A powerful storm that took place on the same day of the year 2005, flooded much of the city and devastated the region.
Over 1,800 people were killed and more than million – lost their homes as a consequence of the storm.
The states of Louisiana and Mississippi bore the brunt of Katrina’s fury. 80% of New Orleans was covered by floodwater after its protective levees were breached.
As the crisis unfolded, some residents of New Orleans were stranded on the rooftops of flooded homes for days. Thousands of residents sought shelter at the city’s indoor sports arena, the Superdome, but ended up going for days with little food or water.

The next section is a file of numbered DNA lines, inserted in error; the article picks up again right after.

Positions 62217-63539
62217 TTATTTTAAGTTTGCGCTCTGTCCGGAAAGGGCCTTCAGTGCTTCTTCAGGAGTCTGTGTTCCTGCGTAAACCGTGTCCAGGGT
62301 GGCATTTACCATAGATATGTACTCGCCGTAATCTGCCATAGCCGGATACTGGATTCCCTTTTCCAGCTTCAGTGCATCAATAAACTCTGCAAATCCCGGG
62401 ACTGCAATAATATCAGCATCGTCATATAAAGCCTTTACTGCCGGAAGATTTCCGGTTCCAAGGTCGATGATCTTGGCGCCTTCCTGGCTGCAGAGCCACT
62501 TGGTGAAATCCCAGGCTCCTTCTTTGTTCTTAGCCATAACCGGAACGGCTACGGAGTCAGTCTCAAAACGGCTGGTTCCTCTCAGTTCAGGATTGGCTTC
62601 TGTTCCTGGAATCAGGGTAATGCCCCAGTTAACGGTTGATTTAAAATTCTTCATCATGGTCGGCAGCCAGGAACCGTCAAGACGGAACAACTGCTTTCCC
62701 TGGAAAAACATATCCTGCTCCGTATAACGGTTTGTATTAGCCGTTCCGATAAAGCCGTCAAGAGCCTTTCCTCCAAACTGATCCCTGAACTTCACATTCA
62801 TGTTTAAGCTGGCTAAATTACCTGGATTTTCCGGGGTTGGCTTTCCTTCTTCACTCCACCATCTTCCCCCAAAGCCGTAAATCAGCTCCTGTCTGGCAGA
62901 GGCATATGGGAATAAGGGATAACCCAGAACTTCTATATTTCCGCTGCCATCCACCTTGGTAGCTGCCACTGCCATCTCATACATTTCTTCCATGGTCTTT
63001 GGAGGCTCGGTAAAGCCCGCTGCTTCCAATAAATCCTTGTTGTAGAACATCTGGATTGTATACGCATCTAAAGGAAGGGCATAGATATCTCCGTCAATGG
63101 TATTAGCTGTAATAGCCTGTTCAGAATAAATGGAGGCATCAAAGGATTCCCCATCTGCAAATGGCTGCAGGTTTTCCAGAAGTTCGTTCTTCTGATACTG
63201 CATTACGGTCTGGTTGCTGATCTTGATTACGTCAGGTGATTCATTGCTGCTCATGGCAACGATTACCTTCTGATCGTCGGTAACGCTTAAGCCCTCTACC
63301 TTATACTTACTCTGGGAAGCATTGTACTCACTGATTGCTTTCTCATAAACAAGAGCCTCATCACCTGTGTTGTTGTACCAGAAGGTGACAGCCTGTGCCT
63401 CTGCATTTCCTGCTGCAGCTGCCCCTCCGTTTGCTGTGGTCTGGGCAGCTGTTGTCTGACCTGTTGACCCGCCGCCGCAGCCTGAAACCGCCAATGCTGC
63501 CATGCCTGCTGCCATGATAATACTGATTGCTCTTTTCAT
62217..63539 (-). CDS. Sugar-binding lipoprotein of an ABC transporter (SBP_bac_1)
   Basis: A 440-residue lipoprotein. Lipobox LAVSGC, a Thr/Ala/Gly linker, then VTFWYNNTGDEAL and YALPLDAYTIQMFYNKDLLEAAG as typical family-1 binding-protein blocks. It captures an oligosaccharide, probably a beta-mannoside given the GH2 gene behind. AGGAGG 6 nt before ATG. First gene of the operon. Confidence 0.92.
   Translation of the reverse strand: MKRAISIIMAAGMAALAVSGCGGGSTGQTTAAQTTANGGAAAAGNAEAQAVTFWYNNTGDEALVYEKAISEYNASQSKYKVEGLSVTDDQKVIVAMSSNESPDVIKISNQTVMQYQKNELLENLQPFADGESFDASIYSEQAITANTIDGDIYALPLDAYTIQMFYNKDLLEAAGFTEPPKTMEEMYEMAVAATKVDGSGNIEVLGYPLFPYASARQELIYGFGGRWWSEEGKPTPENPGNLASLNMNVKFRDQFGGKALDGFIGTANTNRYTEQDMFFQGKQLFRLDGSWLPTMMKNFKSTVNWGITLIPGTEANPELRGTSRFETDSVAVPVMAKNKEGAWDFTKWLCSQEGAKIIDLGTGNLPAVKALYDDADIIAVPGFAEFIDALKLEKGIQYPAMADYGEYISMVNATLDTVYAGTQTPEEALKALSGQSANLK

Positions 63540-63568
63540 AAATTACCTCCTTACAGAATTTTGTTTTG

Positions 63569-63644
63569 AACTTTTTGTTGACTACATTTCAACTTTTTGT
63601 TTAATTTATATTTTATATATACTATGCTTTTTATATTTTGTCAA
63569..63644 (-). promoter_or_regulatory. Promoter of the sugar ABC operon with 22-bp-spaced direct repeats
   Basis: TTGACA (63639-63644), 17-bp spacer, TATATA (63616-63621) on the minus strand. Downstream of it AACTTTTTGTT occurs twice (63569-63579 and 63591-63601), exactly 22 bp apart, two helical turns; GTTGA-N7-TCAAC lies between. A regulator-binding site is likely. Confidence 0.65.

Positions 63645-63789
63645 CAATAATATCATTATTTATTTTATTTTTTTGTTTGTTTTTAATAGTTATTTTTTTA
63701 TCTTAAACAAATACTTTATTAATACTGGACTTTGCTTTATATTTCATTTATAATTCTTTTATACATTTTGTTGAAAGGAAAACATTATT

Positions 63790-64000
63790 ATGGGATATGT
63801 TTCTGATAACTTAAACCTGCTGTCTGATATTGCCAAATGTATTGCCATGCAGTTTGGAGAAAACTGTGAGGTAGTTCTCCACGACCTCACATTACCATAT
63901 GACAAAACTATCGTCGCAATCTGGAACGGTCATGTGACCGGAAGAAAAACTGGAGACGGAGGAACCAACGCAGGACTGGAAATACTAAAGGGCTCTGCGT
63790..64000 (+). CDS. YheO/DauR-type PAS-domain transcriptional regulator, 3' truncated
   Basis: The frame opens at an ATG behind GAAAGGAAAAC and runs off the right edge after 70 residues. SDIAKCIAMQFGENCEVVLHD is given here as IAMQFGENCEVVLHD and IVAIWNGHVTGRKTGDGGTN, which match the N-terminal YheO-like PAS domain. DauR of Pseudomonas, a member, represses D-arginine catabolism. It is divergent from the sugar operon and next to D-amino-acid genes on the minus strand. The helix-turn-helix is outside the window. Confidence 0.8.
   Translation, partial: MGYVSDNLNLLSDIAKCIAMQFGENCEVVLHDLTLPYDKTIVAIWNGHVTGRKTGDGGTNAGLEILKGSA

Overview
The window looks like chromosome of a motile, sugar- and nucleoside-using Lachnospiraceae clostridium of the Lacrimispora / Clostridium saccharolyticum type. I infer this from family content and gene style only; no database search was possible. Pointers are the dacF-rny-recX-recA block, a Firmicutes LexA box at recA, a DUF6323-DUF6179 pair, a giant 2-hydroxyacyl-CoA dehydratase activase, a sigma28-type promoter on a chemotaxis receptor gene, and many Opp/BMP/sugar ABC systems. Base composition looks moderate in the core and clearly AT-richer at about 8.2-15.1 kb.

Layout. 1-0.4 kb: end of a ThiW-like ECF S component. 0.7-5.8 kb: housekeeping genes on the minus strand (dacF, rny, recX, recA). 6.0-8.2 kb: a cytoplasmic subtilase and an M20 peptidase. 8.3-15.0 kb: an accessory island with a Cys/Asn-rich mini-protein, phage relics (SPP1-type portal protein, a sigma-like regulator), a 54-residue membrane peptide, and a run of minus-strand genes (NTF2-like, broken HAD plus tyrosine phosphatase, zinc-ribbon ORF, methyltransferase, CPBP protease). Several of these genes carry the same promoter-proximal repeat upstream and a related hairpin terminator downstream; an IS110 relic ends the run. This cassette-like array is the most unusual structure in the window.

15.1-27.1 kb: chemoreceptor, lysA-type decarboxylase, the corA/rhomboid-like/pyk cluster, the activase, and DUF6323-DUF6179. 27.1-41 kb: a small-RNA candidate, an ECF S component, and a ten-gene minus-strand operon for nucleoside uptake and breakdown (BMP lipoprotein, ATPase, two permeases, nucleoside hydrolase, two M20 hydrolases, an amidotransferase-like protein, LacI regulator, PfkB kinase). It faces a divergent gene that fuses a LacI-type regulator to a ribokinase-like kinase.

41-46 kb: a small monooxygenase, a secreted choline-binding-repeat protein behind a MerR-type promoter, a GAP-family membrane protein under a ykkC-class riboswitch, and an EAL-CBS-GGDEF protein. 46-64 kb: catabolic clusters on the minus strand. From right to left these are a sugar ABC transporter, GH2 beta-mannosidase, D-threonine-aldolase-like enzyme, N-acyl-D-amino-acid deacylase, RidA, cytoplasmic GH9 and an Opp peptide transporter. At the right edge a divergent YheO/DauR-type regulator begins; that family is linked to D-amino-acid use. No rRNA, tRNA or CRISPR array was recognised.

Much of the region has been rebuilt, but however, some parts of New Orleans still remain scarred by the storm. Majority of that who fled their homes in 2005 have not returned.
The federal response to the disaster was widely criticized as slow and mismanaged, with critics blaming then-President George W. Bush and the head of the Federal Emergency Management Agency, Michael Brown.
The National Oceanic and Atmospheric Administration said that the United States suffered more economic losses from Hurricane Katrina than from any other storm in history.
Damages and costs from the storm totaled some $125 billion, according to the agency data.